Martha: Similarly to Glenn I found the creative industry to be my outlet. I developed new life experiences and social skills from being involved in youth groups as a kid. I think that is what I love most about theatre- The sense of community and the continual opportunity to learn about yourself and others. 

I have always said that if I wasn’t performing, I’d like to become a midwife- then I think about how much I hate needles and blood. So, potentially not the best suited career choice for me. 

I’ll stick to the fake blood from Strat’s exploded heart thanks!

What is it like working with the rest of the cast and crew? Do you work well together?

Glenn: The Cast are all phenomenally talented. Triple Threats putting me to shame. I was blown away constantly by them in rehearsals and feel so lucky to be sharing a stage with them. And all the crew were so lovely and supportive, especially as the Pandemic loomed over us throughout rehearsals. I think if anything we’ll be a much closer unit when we eventually get back to the show as we’ll all been through the struggles of the pandemic as a team. Also, the producers have been amazing with us – we’re very lucky. Some shows have been left clueless but we’re constantly included in the conversations which helps to suppress the actor anxiety at the moment.

Are you Meat Loaf fans?

Glenn: My Dad was a Meat Loaf fan and would watch documentaries on the history of Meat and Steinman so the songs were engrained in me from a young age. I think Meat Loaf always inspired me as his origin story is like mine. When he first auditioned for Steinman, he was a 300 pound, outsider struggling to find his place in the theatre scene but Steinman took a chance on him and everything changed for him; weight, happiness, success and his differences became celebrated! So Meat Loaf has been an inspiration for me. Though I’ve spent much more time over the last few years listening to the cast album. 

Martha: Marvin’s work was introduced in my teenage years. My music tasted ranged from White Stripes to Girls Aloud. So diverse. 

People work in different ways to keep songs or script. Song wise, I like to get a recording of just the piano backing or backing with the melody line on top, so that I can take those recordings away and listen to it on repeat. By having the basic melody line only, it allows you to have creative licence on how certain phrases or lines could be sung.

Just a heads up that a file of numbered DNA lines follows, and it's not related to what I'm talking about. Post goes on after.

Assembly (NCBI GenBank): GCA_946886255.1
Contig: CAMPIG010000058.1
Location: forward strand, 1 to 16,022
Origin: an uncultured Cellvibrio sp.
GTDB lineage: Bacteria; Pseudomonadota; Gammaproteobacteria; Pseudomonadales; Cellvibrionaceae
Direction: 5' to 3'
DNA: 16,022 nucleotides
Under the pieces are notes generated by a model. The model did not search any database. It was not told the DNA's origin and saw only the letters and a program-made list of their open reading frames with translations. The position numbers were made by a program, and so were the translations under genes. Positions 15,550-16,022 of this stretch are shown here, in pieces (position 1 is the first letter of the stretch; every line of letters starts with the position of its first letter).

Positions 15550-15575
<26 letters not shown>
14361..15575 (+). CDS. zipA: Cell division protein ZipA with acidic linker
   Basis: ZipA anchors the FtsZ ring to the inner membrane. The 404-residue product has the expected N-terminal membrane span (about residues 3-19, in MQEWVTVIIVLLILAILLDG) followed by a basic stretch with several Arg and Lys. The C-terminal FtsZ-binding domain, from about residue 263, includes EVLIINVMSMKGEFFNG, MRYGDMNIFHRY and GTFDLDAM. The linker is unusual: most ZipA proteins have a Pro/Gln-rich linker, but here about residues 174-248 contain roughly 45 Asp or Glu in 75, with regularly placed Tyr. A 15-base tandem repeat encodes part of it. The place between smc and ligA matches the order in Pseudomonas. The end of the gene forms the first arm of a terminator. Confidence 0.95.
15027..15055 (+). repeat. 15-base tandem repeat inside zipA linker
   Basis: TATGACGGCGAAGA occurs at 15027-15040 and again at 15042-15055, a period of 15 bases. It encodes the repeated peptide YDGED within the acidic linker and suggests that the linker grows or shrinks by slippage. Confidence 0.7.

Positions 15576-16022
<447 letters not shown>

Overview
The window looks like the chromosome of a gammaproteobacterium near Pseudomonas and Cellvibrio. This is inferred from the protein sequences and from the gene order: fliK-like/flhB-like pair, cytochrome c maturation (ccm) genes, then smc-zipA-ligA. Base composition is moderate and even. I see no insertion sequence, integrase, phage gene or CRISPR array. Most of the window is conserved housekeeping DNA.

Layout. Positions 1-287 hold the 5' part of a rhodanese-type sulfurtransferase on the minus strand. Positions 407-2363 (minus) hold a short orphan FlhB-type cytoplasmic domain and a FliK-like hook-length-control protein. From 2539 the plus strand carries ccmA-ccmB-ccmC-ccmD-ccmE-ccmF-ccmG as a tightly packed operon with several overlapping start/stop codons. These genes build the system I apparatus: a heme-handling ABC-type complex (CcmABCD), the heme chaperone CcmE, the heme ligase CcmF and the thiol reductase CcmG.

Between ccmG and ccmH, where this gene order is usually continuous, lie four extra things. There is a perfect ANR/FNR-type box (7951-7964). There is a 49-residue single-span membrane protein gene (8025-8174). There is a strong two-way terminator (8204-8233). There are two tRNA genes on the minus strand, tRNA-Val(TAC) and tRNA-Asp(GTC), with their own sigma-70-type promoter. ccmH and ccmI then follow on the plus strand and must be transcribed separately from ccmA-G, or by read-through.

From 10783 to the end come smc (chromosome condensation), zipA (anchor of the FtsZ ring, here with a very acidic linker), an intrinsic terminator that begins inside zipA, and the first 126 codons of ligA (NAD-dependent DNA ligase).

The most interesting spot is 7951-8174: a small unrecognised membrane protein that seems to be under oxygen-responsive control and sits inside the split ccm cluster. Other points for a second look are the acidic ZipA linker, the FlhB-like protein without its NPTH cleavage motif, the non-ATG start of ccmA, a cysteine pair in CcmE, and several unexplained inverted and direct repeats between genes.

Considering the complexity of the songs in Bat, how challenging is it for you to synchronise the choreography while singing them?

Glenn: Luckily that challenge doesn’t really apply to Strat as the choreography is quite minimal for him. Aside from a spontaneous dance duet between Raven and Strat in ‘You Took The Words Right Out Of My Mouth’ which is less dance and more just me and Martha trying to make each other laugh. So with less choreography we can really focus on the music aspect. Though Strat and Raven are really physical when duetting but a lot of that is freestyle and just feeling each other’s energy so we can be sensible about when’s a good time to writhe around the floor. 

Martha: Similarly to Strat, Ravens choreography is minimal. BUT- there is a hell of a lot of throwing yourself around, and high energy numbers which require both physical and vocal stamina. 

Breath control is my best friend. Especially for this asthmatic!

How would you describe fans of the show?

Glenn: Fiercely Loyal and Passionate. It’s amazing to see the show inspires so much love from those that see it. People are very attached to the production they saw either in London or the US and that can feel quite daunting as we try to create a new touring version.

Martha: Insane in the best possible way. The passion they have for this show is mind-blowing. It’s an honour to be welcomed into the pack. I can’t wait to put my own touch into this crazy show.

If people are still sceptical about going to see the show on tour, now is the time to put your arguments forward as to why they should go and see it:

Glenn: The music is worth the ticket price alone. But to any sceptic that feels they’ve lost their inner Rock God – the music is loud enough, the show flashy enough, the script intense enough to get even the most uptight theatre goer to don a leather jacket and band T-shirt and just relive their misspent youth. After the year we’ve had with COVID-19, I can’t think of a show we need more. Let’s get rid of some of the anxiety and tension and just rock out together! 

What is your favourite song from the musical, and why?

Glenn: ‘It’s all coming back to me now.” Why? ‘Because standing on stage, listening to Martha Kirby sing it at me, is the most surreal, out-of-body experience I’ve ever had. It’s like having your own private show with the most talented star. I know I sound like a cringebag but I mean it. Goosebumps. Every. Single. Time.

Martha: Glenn needs to stop flirting with me! He is very kind to have written that.

I hadn’t seen the show prior to working on it but my favourite song is “Dead Ringer.” Watching Johnny Bishop and Jordan Frazier in this number is an absolute masterclass. Also, Glenn and I get to be really annoying and try to make each other laugh by exposing our best Dad dancing moves.